New footage of the heroic Thailand cave rescue shows the extraordinary moments boys are stretchered to safety and gives more insight into just how dangerous the operation was.
The five-minute video posted to Facebook by the Thai Navy SEAL team and titled Operation the World Never Forget shows the painstaking preparation, constantly treacherous conditions and the triumphant moments boys are carried to freedom.
We see the beginning of the three-day recovery mission which would miraculously free all 12 members of the Wild Boar football team and their coach, divers prepping and cleaning their gear before entering murky waters, holding a rope to guide them with torches their only light and the forbidding rockface millimetres above their heads.
There are the workers in hardhats preparing the gloomy way out and then a moment to lift spirits: a boy wrapped up on a cylindrical green stretcher, face just visible, being pulled through a narrow crevice, nearly there.
Still images in the video show a boy on a stretcher being winched to safety and another shows a stretcher being carried and surrounded by rescuers. It's not clear how many different boys we are watching but the effect is powerful nonetheless.
We see shots from above reminding us just how many people were involved in the gruelling task, a whiteboard peppered with logistics and planning, the system of ropes and pulleys that helped guide them on the arduous mission, medics in action.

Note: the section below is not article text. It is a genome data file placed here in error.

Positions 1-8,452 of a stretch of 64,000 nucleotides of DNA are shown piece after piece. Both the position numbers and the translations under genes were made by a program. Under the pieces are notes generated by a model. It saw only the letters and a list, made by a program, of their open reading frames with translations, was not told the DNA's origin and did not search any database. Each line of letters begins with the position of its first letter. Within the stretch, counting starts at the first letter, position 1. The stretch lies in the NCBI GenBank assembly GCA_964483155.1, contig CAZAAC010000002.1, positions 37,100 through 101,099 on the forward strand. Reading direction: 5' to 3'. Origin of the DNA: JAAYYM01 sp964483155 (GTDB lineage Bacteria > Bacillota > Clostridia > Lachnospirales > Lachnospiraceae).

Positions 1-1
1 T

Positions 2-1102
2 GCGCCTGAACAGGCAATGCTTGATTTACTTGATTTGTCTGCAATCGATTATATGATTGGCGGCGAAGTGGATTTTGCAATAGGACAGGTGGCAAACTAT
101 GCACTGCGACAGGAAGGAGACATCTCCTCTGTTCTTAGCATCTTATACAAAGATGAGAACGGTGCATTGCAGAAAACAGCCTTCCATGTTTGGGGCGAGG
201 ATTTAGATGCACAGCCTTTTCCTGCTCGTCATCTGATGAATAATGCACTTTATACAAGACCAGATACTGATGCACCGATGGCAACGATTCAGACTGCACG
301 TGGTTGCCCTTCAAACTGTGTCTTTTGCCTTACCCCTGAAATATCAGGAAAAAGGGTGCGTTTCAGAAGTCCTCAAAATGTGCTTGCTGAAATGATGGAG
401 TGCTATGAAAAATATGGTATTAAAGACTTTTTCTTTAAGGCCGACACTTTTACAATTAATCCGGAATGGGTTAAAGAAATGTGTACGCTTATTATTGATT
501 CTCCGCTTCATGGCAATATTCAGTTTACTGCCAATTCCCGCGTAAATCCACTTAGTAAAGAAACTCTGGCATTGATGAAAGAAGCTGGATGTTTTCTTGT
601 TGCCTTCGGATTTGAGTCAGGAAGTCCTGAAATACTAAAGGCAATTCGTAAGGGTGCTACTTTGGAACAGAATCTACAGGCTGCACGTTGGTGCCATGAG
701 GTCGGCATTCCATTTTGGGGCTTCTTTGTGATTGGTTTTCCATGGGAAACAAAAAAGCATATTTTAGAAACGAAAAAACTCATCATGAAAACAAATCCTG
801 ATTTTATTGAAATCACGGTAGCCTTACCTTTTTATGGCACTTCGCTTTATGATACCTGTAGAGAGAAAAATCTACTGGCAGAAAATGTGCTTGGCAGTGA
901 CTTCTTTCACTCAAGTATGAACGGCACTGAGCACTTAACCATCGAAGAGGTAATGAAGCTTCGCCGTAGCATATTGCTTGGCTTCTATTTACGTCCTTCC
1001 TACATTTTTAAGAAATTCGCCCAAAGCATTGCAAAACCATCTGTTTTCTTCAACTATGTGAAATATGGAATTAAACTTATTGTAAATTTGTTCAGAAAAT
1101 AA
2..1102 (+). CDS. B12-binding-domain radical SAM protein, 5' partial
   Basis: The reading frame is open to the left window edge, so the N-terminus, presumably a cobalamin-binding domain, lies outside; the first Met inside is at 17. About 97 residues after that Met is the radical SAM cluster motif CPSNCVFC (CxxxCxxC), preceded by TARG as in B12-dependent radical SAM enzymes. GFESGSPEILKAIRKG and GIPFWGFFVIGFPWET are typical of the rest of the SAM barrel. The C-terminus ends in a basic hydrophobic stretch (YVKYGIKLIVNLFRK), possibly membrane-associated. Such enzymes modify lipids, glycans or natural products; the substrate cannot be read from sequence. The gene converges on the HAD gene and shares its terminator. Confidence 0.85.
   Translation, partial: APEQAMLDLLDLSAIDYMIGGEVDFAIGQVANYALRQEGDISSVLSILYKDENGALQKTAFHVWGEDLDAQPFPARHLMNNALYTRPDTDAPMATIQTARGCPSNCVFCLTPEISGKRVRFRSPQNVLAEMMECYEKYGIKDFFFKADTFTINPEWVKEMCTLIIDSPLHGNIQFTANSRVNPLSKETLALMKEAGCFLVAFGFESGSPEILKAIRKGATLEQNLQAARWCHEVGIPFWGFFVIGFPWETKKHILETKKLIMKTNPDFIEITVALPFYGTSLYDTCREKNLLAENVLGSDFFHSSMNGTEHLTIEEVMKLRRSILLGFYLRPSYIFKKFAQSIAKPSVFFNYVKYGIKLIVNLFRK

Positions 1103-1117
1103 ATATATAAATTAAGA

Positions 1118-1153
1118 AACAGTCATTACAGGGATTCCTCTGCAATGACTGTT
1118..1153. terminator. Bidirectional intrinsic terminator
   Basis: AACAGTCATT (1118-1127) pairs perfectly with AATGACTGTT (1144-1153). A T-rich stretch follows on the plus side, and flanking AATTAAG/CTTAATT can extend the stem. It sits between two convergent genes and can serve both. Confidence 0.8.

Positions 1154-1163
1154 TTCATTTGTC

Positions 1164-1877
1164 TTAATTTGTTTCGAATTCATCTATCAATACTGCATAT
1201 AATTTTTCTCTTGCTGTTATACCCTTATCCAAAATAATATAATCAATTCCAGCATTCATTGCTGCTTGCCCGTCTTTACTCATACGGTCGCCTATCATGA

Every frame shows the danger involved. Water flows around the ankles of the rescuers as they make their way down craggy steps to the mouth of the cave and then up a steep incline to end the boys' ordeal.
The footage has no sound but the moments each boy was freed have been described as euphoric and electric.
One of the divers had previously revealed the claustrophobic reality of the task.
"[There] was a small hole less than a metre. So you're climbing down through the hole to get into the water."
Diving through and on into chamber three was "like diving in sumps, like the S-bend on your toilet. That's what it's like", the diver said.
"There's a big section after the first dives where it's more of a tunnel formed, rocks fallen on other rocks."
After days of speculation about how the boys, many of whom could not swim, navigated the escape route, a former Thai Navy SEAL diver broke the silence, revealing the boys were sedated and sleeping or partially-conscious as they were passed from diver-to-diver through the cave.
"Some of them were asleep, some of them were wiggling their fingers... (as if) groggy but they were breathing," Commander Chaiyananta Peeranarong told AFP.
The boys were monitored by doctors at regular intervals along the passageways.
with James Massola
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